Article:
When people say they can “hear a smile” Tisha Campbell-Martin’s dimpled visage definitely comes to mind. The joy and gratitude projected in her words even over the phone is infectious. It’s a voice that has persevered through the well-documented ups and downs of a four-decade Hollywood veteran. The ups have changed lives. From Martin, School Daze and A Different World to My Wife And Kids and The Protector, many of us have grown up with the little girl from North New Jersey (by way of Oklahoma) who would dare to act, sing and dance before being a “triple-threat” became requisite for success in the entertainment business. The downs have just made her stronger and her recent successes that much sweeter.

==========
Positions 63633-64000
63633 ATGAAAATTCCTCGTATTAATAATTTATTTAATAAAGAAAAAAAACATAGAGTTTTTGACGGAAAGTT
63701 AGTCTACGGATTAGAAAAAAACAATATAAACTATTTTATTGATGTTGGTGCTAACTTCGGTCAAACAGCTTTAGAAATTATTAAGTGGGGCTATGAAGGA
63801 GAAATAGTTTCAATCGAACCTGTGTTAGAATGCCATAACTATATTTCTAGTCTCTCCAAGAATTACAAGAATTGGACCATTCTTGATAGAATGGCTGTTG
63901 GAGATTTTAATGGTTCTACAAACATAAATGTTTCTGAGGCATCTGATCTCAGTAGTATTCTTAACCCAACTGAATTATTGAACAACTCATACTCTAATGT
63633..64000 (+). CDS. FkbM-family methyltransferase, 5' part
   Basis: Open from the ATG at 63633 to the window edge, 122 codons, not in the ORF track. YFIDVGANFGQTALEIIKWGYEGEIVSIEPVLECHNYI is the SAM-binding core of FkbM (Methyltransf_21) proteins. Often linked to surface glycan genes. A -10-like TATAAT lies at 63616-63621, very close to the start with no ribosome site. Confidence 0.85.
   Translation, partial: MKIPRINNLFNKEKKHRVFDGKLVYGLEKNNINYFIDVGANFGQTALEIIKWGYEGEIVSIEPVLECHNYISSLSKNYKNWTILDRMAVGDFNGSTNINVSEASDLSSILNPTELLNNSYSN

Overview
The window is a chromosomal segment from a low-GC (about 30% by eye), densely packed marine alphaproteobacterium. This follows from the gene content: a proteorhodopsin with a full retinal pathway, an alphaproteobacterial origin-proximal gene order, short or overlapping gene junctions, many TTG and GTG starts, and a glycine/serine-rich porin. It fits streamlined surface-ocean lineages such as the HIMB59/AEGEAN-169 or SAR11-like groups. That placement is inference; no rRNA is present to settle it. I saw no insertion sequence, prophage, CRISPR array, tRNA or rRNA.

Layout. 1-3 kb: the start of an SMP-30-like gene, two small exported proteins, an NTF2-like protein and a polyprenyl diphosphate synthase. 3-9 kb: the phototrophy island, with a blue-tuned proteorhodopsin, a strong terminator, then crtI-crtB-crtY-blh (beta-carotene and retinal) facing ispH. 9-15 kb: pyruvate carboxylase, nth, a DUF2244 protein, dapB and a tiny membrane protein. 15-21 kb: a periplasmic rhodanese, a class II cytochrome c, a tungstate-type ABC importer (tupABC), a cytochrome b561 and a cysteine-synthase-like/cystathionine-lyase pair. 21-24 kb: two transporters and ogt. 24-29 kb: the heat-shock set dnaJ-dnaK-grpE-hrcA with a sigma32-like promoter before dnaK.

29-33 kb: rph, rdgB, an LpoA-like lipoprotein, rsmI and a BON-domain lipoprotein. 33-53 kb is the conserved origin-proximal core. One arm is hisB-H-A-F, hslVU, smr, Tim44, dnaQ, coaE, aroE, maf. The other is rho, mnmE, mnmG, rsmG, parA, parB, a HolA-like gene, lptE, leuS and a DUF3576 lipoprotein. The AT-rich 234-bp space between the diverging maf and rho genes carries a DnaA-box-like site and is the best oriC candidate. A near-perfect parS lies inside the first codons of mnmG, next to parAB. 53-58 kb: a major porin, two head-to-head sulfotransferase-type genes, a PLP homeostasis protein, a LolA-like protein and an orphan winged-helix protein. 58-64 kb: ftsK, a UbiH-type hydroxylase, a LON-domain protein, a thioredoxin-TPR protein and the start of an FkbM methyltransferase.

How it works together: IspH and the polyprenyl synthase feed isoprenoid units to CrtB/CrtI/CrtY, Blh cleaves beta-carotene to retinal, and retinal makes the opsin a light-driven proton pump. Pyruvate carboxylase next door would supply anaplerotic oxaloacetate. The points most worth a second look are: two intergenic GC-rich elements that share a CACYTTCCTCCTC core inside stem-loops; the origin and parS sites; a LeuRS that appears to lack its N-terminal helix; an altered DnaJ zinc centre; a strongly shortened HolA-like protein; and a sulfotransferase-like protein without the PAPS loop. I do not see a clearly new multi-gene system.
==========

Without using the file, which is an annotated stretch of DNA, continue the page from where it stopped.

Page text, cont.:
Her 2018 takeover begins with a starring role as Nellie Biles, the mother of Olympic gymnastics phenome Simone Biles, in Lifetime’s The Simone Biles Story: Courage To Soar. In discussing the TV Film and her colleagues, Tisha goes from peer to fan and back again, barely able to contain her excitement and admiration. But when you have as stacked a year planned as Tisha, it’s easy to see why.
NOTE: This conversation has been edited for length and clarity.
Do you remember the first time you saw Simone compete?
TCM: Yeah, it was the  Olympics. She was so amazing. I kept hearing about the hype about this girl and how incredible she was. And you know, I started seeing her interviews and you recognized her drive and her motivation. And then when she did that floor exercise, man. I literally had chills. Like it was so amazing.
Watching her medal count rack up was such a moment.